Raising awareness for the Great Southern Reef


Dear readers, allow me to digress briefly from sailing and talk about another ocean passion of mine, scuba diving.

I learned to dive in the cold, clear waters of Monterey Bay, California back in the late 80’s. It is there that I fell in love with temperate marine ecosystems and the beauty of the giant kelp forests. Had I learned in warmer waters, I might never have donned a 7mm-thick wetsuit. Many divers never experience the wonders of temperate waters, shunning them for the tropical coral reefs that attract so much attention. Yet temperate waters hold a great diversity of marine life and few more so than the waters of southern Australia, or the Great Southern Reef (GSR).

Unlike tropical reefs in which species are distributed globally, 90% of species found in the GSR are endemic to southern Australia, and what marvelous creatures they are; from the colony-forming bryozoans that rival corals in their fantastic shapes and colors, to those masters of camouflage, the stunning seadragons. These are not cosmopolitan species that might just as easily pop up on the Great Barrier Reef (GBR) as a reef in Belize, The Maldives, or The Philippines. These are marine species that are native to Australia and geographical isolation has confined them to our waters. They are as much a part of Australia’s wonderful natural heritage as its unique terrestrial wildlife.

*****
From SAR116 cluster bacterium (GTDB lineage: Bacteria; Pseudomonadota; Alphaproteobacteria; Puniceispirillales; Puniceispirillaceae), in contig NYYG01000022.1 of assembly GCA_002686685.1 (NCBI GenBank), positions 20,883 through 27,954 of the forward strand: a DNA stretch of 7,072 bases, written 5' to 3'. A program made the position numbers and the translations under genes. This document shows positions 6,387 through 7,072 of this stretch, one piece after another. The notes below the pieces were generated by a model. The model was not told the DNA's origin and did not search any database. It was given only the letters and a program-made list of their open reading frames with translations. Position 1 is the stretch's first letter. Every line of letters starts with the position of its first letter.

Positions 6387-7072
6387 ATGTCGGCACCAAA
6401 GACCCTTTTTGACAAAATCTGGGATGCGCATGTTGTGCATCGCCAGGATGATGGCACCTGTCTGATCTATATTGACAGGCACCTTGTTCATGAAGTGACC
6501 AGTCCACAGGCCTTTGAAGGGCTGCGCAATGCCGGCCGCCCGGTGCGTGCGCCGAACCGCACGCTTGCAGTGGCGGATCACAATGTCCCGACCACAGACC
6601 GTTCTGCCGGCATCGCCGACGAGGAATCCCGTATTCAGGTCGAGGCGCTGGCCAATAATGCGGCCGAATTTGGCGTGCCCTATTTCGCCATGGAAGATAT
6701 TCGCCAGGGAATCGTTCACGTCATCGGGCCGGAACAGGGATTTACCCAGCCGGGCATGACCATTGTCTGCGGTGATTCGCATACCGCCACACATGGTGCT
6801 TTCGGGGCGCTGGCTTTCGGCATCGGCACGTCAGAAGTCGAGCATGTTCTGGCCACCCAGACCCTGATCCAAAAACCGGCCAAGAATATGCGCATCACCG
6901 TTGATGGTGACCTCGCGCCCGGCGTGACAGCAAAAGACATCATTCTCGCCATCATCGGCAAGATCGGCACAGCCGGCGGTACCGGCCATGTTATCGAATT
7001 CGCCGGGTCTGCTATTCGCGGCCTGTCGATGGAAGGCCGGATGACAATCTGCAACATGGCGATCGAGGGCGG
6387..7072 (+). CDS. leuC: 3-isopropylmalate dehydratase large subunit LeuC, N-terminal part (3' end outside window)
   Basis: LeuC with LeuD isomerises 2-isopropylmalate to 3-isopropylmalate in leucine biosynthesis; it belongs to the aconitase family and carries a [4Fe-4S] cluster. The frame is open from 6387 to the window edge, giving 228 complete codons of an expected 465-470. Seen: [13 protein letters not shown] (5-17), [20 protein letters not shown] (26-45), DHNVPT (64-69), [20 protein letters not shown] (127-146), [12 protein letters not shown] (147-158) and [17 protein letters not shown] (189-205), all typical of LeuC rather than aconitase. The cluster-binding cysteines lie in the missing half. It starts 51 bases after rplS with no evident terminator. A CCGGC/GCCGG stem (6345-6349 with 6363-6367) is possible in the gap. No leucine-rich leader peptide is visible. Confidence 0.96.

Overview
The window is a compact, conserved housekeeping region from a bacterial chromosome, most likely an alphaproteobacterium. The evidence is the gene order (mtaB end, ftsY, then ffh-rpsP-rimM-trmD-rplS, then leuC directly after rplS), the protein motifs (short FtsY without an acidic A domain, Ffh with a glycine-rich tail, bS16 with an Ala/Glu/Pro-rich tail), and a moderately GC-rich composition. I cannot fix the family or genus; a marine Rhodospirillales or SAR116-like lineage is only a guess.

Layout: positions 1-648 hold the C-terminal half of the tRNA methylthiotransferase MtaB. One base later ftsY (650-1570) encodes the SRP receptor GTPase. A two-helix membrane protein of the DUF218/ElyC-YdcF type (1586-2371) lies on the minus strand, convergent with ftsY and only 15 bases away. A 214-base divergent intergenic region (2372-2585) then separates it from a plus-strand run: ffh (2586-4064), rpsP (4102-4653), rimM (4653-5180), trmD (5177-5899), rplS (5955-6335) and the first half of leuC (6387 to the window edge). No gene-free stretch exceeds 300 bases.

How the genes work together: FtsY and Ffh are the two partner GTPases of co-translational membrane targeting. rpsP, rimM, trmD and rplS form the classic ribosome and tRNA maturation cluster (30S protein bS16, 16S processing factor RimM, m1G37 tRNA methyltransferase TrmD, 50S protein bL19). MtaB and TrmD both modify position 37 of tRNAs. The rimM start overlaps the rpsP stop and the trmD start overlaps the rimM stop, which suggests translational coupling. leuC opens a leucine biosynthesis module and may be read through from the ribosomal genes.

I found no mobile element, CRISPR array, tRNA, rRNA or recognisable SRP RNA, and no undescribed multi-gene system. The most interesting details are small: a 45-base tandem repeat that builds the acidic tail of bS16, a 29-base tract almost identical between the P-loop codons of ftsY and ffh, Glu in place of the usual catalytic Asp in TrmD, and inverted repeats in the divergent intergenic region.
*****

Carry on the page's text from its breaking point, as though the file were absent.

Located on the Fleurieu Peninsula, about 100 km south of Adelaide, the old Rapid Bay jetty is one of Australia’s most popular shore dives. This dive site is a photographer's dream, teeming with life and color. The old jetty pylons are beautifully overgrown home with an abundance of colorful invertebrates including sponges, ascidians, soft corals, sea stars, and nudibranchs. Fish life is also plentiful, particularly at the jetty intersection or what divers call the ‘T’, where large schools of old wives, blue gropers, cowfish, and southern blue devils reside. It is also home to a resident population of exquisite ornately camouflaged leafy sea dragons (top photo).

To raise awareness of the GSR, AusOcean is developing South Australia’s first live streaming underwater camera to broadcast the magnificent marine life beneath Rapid Bay directly to your screens.

You can help AusOcean to cover the development, deployment, and ongoing maintenance costs for the next three years by lending your support here.


A younger me, during a 1990 diving trip to Catalina Island, California.

OVER.

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